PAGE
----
And then that got me thinking…
If my hypothesis about the artificial turf happens to be correct and repeated static electricity charging and discharging can cause increased cancers such as leukemia and lymphomas in athletes sliding on artificial turf, then what about those plastic slides and rubber turf in the playgrounds? It seems those should create a lot of static electrical charge (Voltage) also and also a lot of repeated electromagnetic insult to a child climbing up and sliding down them. So I started looking around, which took me to this:
And if you use the same calculations I used in my research paper on artificial turf, you will easily see that if this slide were a toaster, then it would probably fail IEC 60065 , which states that consumer products cannot discharge more than 350 mJ @ 15 kV into a person. So just think of that child spending weeks at the playground and going down that slide hundreds of times and getting mildly shocked each time, charging up and discharging like a capacitor.
So I decided to look at this childhood cancer cluster:
Suspected Hudson Valley Cancer Cluster: Still No Answers
And I noticed this:
“the cases were all found within the same 4 mile radius near New Paltz Road in Highland”, so I took a look:
And I noticed a park with a playground that all little kids hang out at, so I took a closer look
And I saw one of those newfangled polyplasticsomethingorother slides and metal rails and bark on the ground. So I took a closer look:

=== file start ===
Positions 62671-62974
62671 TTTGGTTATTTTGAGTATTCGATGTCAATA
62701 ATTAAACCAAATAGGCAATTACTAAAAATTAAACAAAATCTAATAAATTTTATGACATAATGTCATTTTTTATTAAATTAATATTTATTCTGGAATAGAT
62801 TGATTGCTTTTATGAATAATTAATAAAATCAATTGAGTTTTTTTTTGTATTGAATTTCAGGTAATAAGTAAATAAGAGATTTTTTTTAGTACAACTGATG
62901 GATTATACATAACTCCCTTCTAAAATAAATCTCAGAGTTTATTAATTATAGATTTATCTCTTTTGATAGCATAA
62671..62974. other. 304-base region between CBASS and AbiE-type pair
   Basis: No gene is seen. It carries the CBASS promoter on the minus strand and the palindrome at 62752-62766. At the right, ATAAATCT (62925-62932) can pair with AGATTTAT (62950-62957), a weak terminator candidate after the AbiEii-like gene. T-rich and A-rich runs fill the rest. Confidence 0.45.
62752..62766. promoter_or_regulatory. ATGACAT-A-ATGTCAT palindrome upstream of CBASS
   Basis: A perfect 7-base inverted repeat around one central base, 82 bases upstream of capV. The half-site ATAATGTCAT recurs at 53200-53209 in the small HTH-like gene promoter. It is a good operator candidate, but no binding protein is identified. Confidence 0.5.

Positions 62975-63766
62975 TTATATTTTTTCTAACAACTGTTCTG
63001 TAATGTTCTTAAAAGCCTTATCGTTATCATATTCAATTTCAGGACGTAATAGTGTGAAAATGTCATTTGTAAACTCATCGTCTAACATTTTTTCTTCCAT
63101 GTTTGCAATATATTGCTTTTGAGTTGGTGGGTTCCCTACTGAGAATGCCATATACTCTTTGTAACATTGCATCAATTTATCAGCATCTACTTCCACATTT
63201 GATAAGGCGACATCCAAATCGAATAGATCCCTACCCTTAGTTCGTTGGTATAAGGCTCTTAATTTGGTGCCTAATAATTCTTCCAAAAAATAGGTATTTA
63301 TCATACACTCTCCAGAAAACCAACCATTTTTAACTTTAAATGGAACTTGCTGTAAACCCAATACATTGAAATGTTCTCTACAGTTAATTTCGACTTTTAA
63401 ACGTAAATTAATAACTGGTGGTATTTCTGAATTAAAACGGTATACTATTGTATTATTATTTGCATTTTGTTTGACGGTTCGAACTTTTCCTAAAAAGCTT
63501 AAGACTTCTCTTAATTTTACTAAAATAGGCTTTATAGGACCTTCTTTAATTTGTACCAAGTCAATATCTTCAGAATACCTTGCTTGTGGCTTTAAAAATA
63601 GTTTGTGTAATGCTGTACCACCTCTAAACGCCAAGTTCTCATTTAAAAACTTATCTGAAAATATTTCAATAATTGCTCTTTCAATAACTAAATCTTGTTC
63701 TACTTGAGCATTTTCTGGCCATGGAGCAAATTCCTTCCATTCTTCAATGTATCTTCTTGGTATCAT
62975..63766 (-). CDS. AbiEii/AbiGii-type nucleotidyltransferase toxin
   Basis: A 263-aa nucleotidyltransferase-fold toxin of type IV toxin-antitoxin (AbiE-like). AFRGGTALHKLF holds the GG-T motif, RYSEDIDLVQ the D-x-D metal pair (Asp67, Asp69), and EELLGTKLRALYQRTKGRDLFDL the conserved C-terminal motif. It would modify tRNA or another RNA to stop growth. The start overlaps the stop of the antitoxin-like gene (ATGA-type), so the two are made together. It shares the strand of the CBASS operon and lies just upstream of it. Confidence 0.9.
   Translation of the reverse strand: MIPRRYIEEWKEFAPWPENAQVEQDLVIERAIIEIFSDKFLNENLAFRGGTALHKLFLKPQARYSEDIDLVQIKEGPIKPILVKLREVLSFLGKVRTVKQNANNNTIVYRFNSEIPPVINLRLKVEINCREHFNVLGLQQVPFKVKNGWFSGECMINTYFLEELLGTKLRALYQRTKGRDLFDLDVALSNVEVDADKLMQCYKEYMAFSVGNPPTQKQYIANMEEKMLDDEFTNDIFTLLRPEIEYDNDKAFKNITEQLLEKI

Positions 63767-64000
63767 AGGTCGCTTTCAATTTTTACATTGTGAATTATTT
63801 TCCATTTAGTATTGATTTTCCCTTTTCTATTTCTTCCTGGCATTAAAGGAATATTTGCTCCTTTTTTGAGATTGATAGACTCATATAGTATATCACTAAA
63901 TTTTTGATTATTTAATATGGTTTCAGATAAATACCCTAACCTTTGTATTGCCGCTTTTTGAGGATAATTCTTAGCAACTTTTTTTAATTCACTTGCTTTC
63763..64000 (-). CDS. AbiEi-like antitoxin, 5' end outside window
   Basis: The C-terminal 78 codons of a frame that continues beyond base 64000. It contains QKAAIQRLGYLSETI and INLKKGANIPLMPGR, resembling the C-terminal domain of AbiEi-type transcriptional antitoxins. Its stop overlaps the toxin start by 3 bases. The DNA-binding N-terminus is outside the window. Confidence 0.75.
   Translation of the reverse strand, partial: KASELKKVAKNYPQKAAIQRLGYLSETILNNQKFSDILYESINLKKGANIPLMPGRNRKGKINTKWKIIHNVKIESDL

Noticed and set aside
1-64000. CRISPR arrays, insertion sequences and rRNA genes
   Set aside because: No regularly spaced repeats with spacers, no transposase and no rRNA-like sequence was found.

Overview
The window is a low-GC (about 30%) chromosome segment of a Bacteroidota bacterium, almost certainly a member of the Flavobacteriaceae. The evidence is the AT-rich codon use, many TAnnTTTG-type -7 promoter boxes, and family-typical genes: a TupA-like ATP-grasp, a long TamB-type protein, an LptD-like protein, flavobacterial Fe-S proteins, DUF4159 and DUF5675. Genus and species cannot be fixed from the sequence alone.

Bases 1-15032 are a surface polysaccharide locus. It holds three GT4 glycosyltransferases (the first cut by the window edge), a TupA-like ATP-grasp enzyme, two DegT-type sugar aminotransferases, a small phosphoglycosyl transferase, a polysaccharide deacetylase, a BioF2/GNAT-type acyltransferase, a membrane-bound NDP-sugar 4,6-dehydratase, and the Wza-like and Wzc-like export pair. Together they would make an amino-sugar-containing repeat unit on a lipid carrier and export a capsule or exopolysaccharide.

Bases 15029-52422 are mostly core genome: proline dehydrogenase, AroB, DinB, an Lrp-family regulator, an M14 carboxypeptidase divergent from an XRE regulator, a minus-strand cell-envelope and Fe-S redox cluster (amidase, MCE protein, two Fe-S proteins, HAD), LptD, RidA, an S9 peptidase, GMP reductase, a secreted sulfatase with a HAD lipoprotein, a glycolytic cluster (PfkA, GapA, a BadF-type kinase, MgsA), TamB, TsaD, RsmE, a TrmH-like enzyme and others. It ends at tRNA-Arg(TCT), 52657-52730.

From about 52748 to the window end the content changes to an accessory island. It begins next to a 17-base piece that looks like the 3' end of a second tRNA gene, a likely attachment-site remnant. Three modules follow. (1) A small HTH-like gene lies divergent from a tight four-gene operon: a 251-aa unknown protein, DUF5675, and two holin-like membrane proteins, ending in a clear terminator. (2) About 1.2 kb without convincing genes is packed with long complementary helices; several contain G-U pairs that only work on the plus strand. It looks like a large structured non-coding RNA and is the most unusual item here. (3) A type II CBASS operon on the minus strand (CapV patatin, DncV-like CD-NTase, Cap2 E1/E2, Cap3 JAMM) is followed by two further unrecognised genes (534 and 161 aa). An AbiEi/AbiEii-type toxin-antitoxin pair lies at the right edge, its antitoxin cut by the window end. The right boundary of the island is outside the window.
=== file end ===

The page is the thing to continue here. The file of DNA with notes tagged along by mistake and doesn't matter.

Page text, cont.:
And now it made a lot of sense, at least to me… And if it were me, I would get one of them there electrostatic field meter gizmos and see how much voltage I was charging/discharging into my human capacitor child with each trip up/down that playset. And if it were a real big number I might tie one of those big yellow warning tapes around that playset, or maybe a red one, or maybe blow it up, I’m really not sure yet…
Here are a few more kids getting shocked and exceeding IEC 60065.
IEC 60065 Edition 8.0 2014-06 Audio, video and similar electronic apparatus (Playground Slide??) – INTERNATIONAL STANDARD
220.127.116.11 Determination of HAZARDOUS LIVE parts
d) the energy of discharge exceeds 350 mJ for stored charges at voltages exceeding 15 kV d.c. page 54
“Static electricity occurs when a “positive” material sheds electrons by rubbing a “negative” material that attracts them. Good static-producing combinations include wool and PVC plastic, hair and rubber, and skin and polyester. Cotton, paper and steel are neutral.
The resulting charge on both objects can dissipate slowly in humid air, or cause a shock if it touches something that is grounded, such as a person, a car — or the metal pole that Morley had his daughters touch after each slide.
The type of clothes and length of the slide didn’t matter much. But humidity did. In the cold, dry air of winter, Morley’s daughters achieved charges of about 10,000 volts. Morley says that in the dry air of Tucson, Ariz., a colleague measured 20,000 volts after a slide. [20 kV]“
Just a thought I had that I wanted to share.